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Serious offenders are managed in custody by the Serious Offenders Review Council (SORC). More information can be found on the SORC website.
A key role of SORC is to provide advice to the State Parole Authority (SPA) whether it is appropriate an inmate be released on parole.
As required by law, unless there are “exceptional circumstances” the SPA must not make a parole order for a Serious Offender unless the SORC advises it is appropriate to do so [s.197(2)(a) and 135(3) of the Act].
In other words, unless “exceptional circumstances” can be demonstrated, the SPA cannot go against the advice of the SORC.
As with all inmates, the process for Serious Offenders begins 60 days before their eligible for parole date.
The SPA is required to consider all relevant and available material about the inmate, including a report from the Serious Offenders Review Council (SORC) advising whether parole is appropriate.
At a meeting to decide parole, the Parole Authority then forms either an intention to grant parole or an intention to refuse parole.
The inmate is provided with the reasons for the parole decision and may be given the opportunity to apply for a review.
If that is refused, the Serious Offender may be reconsidered on their anniversary date the following year.
If the SPA forms an intention to grant parole, the matter is listed for a public hearing in court.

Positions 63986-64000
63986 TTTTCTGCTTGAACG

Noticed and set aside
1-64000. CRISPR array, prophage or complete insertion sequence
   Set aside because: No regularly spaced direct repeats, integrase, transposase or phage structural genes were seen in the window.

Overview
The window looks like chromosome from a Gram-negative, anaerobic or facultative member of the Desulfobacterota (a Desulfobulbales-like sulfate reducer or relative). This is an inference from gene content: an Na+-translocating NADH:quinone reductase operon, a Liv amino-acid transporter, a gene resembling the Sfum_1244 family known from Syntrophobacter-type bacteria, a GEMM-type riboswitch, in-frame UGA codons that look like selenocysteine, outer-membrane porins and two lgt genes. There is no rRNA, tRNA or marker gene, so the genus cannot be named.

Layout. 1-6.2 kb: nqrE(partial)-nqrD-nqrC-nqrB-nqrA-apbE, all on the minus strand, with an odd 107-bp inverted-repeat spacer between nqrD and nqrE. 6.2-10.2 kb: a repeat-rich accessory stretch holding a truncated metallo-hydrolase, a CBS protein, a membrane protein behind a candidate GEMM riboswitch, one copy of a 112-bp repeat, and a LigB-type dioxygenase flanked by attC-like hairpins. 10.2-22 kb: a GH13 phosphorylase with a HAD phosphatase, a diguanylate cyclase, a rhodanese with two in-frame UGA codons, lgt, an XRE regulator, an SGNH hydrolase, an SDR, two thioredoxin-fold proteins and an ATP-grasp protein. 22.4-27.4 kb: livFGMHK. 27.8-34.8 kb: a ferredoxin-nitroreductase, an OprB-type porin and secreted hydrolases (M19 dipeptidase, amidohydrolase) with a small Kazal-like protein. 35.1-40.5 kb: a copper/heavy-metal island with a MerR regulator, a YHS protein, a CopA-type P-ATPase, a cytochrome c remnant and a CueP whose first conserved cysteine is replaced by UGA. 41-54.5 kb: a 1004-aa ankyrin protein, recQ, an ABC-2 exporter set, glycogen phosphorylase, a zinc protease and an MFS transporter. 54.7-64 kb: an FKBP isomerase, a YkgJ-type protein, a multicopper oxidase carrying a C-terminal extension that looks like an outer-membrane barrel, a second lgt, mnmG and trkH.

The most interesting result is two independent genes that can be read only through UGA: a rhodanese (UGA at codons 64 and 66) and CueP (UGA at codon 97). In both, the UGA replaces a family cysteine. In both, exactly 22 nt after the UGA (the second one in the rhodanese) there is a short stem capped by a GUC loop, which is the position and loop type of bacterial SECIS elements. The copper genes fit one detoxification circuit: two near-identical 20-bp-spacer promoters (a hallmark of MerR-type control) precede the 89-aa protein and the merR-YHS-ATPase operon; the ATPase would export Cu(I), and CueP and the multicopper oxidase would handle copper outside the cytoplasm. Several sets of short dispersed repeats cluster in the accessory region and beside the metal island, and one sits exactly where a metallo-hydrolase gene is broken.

This allows for the State or any registered victim or their families to make submissions to the SPA about the release of the inmate.
These submissions are taken into consideration before any final decision is made about granting parole or refusing parole.
The SPA must give notice of its intention to grant parole to any registered victim/s and this task is completed by the Victims Register.
In the event parole is granted, the SPA sets a release date no earlier than two weeks from the date of decision to allow for any appeals that may be lodged.
The release of all inmates from custody is managed by CSNSW.
If you are a victim of a Serious Offender, you can choose to make either a written or verbal submission.
Serious Offenders are first considered for parole in a closed meeting attended only by SPA members.
If the SPA members form an Intention to Grant Parole at that meeting, the matter is then stood over to a public review hearing in court to allow for any Victim or the State to make a Submission.
Victims of Serious Offenders can attend public review hearings and, if they wish, address their submission directly to the panel members in the courtroom.
Victims will be able to see the offender via AVL on a screen in the courtroom but can choose to sit in the public gallery and remain out of sight of the offender.
If you need help writing your submission you can contact the Victims Register for assistance on:
15 Jul 2022
We acknowledge Aboriginal people as the First Nations Peoples of NSW and pay our respects to Elders past, present and future. We acknowledge the ongoing connection Aboriginal people have to this land and recognise Aboriginal people as the original custodians of this land.